Battle Of Majuba
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There were two Boer Wars. The first was more a rebellion than a war. It started in December 1880 and was over four months later. The second Boer War (1899 to 1902) is the one most remembered. But the first Boer War when Afrikaans farmers, the Boers, rebelled in the Transvaal, should not be ignored.
The Transvaal had been settled by the Boers during the 1830s when some 12,000 Dutch trekked north to find new lands and get away from British rule - especially anti-slavery legislation. The British recognized the independence of the Transvaal in 1857. A treaty gave the Boers the territory north of the Vaal River. But in the 1870s gold and diamonds were discovered. The British wanted to get into the bullion boom. Also, they were hopeless at administering the region, were in almost constant conflict with the Boers and did little effectively about the border disputes with black Africans. In 1877 the Transvaal was annexed.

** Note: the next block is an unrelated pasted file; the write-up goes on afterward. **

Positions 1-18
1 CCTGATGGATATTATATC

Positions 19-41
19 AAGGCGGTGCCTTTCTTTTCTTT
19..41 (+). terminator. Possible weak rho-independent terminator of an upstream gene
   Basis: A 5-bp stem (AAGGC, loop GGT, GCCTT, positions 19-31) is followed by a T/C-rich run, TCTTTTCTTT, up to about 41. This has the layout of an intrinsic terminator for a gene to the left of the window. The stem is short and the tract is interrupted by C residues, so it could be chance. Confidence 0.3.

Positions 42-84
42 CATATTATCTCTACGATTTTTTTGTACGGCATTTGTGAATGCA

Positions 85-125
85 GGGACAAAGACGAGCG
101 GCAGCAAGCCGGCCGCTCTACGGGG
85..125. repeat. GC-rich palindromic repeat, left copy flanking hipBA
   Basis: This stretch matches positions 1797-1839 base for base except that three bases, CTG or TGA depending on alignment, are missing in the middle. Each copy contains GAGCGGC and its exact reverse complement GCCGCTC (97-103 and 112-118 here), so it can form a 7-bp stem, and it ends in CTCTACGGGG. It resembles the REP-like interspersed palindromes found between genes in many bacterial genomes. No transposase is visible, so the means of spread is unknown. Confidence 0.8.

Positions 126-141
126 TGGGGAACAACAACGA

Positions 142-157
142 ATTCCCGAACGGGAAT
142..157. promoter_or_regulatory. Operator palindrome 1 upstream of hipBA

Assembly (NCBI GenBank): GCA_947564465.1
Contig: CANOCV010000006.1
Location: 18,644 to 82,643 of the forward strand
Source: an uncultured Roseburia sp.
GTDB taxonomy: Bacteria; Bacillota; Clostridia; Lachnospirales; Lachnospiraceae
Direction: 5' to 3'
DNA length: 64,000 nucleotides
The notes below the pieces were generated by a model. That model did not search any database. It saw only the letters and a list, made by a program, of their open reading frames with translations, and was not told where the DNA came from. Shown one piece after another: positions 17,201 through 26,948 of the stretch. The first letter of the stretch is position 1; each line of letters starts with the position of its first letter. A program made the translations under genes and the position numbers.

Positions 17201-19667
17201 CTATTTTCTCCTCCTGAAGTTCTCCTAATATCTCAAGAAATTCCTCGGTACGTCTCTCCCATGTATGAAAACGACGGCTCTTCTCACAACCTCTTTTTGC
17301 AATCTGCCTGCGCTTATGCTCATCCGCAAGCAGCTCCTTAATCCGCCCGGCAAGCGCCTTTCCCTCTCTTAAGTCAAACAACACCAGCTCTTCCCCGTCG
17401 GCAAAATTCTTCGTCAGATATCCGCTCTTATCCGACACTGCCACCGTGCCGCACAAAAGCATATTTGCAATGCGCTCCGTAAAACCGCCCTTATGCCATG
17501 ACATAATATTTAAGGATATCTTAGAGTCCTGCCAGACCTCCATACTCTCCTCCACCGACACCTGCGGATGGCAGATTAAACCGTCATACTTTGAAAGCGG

The British claimed the moral high ground and said the Boers mistreated the black Africans, which in many cases was true. The annexation meant that in theory the Transvaal was now a crown colony and according to the British, the Boers should accept and enjoy that status. Paul Kruger, the Boer president, began negotiations for the total return of the Transvaal. The British were over confident. They underestimated the outrage felt by the Boers and misread, the character of the Boer and his capability to defend his territory.
On 10 December 1888 the Boers issued a unilateral declaration of independence. They ambushed and destroyed a British army convoy at Bronkhorstspruit. The British had too few and the wrong sort of troops under indifferent command. Every British garrison in the Transvaal was under siege. Sir George Pomeroy Colley led his Natal Field Force through the Drakensberg Range to relieve the besieged garrisons. The Boers sent them packing at the battle of Laing's Neck.
Then came Majuba Hill. Whoever held Majuba Hill theoretically controlled the main theatre of battle. The British thought themselves in command. They were not. Even their reinforcements were mown down by the Boers as they ran. General Colley, the last to leave the hill was shot dead as he walked after his retreating men. The Pretoria Convention gave the Boers independence and in 1883, Paul Kruger was declared president of the South African Republic.